I could only imagine Gideon motioning Vincent into the room. I heard the shuffle of feet, the pouring of coffee, and the sound of the men placing themselves in the chairs around the small table. There were a few more seconds of silence and the sound of a long sip of coffee.

"How are ya holdin' up?" asked Vincent.

Gideon took a deep breath. "I have no idea what happened. I really have no words to explain what I saw. I consider myself a spiritual man..."

"Then maybe ya should just stop tryin' to 'plain it. My daddy used to say some thin's are beyond our understandin' and rightly so. But I can tell ya what I know. And then I'll tell ya what I believe. I know ya son was dead and Mera brought his life back by givin' him her own. I don't know how and neither does she. But here is what I believe, Mera is the one foretold."

I had to remind myself I was supposed to be sleeping and I managed to catch myself before I made any noises. Instead, I tried to control my breathing and be still. Even though my heart was pounding so hard I was sure Talon could probably feel it if he were awake. I was full of questions. But apparently Gideon knew about the one foretold.

"But that's just shifter folklore. Do you believe in it?" he asked

"If ya asked me that yesterday I woulda said no. After 'night I do."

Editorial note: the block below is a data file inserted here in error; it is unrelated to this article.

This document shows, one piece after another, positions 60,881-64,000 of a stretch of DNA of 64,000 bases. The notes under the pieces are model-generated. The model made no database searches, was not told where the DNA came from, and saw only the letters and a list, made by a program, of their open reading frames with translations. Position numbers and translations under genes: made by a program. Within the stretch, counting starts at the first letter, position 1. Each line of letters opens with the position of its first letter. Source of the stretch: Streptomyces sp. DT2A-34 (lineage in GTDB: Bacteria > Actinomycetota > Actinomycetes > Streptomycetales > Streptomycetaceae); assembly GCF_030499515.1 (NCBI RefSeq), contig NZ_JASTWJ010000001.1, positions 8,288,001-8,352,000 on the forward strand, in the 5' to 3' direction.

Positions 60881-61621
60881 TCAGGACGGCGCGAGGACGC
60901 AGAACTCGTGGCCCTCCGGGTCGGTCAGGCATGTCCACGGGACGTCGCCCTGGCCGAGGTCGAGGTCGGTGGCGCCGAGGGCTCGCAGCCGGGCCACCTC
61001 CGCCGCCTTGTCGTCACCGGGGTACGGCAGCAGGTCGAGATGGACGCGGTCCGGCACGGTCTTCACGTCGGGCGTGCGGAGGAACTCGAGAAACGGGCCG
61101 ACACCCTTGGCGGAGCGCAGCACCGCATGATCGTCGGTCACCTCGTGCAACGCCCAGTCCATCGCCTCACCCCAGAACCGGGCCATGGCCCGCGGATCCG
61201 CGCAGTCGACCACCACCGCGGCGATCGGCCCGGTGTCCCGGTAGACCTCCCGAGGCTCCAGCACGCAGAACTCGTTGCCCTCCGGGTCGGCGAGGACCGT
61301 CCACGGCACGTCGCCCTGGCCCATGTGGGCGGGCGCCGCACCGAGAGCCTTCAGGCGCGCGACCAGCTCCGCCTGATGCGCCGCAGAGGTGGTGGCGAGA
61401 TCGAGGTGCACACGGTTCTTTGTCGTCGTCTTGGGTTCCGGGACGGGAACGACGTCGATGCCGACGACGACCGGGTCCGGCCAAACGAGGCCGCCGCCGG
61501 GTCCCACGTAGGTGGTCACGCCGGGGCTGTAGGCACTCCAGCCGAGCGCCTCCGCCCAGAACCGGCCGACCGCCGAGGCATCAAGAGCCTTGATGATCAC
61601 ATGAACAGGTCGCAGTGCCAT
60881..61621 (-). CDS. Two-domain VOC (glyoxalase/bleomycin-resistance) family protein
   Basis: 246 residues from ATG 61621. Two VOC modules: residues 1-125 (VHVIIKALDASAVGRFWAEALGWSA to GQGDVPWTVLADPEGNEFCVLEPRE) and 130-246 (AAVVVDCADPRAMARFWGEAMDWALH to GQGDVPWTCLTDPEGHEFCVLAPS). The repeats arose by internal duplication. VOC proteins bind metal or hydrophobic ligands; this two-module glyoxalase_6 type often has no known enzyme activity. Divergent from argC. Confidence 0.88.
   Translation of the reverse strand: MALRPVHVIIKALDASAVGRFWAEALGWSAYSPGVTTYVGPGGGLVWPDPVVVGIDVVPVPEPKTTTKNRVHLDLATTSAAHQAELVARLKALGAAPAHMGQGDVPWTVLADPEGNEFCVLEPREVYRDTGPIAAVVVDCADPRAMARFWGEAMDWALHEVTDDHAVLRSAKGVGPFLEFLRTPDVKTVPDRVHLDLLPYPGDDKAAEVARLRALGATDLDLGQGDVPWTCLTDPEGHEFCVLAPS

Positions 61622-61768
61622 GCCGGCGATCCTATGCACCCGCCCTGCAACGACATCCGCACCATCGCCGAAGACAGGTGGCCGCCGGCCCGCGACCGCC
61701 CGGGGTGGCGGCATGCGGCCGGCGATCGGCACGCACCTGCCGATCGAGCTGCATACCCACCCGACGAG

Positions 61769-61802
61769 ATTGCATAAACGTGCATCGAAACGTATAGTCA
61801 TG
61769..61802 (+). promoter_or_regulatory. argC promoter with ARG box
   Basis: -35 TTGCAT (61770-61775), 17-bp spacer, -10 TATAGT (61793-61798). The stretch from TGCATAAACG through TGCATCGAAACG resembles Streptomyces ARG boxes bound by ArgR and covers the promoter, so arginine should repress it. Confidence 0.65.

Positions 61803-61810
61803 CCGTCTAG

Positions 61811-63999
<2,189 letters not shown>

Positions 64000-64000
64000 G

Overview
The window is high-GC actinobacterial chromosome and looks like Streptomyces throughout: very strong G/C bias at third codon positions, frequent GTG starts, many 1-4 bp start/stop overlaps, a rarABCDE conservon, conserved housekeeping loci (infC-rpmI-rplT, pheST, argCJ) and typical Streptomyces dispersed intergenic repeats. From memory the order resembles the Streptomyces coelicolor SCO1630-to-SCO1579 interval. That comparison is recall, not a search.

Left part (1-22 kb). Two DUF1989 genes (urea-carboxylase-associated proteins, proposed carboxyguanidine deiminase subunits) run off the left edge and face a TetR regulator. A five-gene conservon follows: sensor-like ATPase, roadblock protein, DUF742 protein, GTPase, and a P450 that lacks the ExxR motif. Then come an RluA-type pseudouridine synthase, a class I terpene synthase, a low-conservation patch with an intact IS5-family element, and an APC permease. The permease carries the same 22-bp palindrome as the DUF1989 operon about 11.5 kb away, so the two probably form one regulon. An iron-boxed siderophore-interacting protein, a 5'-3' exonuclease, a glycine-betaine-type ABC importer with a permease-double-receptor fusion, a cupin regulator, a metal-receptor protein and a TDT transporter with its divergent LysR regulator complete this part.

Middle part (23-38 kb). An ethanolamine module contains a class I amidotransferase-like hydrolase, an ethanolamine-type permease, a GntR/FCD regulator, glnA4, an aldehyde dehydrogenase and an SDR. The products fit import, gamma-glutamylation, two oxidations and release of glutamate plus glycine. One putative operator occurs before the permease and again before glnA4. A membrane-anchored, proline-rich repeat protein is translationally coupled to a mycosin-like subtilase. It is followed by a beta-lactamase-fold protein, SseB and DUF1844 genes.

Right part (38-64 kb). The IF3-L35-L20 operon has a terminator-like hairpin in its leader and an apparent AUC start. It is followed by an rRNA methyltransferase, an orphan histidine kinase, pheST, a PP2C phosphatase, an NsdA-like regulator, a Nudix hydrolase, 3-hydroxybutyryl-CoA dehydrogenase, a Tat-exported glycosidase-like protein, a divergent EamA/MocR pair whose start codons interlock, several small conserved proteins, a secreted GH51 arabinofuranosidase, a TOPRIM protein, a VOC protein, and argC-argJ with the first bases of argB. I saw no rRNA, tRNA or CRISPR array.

Silence fell once more. Occasionally broken by the sounds of life. A door shutting somewhere. Tires against the gravel outside. The sound of a coffee mug being placed back against the table. Even Talon taking a deep breath, muttering an incomprehensible word in his sleep, and shifting even closer against me. But his movements caught the attention of the men. There was the sound of the chair moving again.

"Well it's late. I don't wanna wake up the children. But I would like to continue this conversation at a descent hour, Gideon. I guess we all could do with some rest."

"I don't think I'll be sleeping anytime soon. But thanks for stopping by. And thanks again for all your help Vincent. We couldn't have gotten them back without you."

"We're square. Ya don't owe me a thing. Mera saved me. I helped save her. We're even in my books."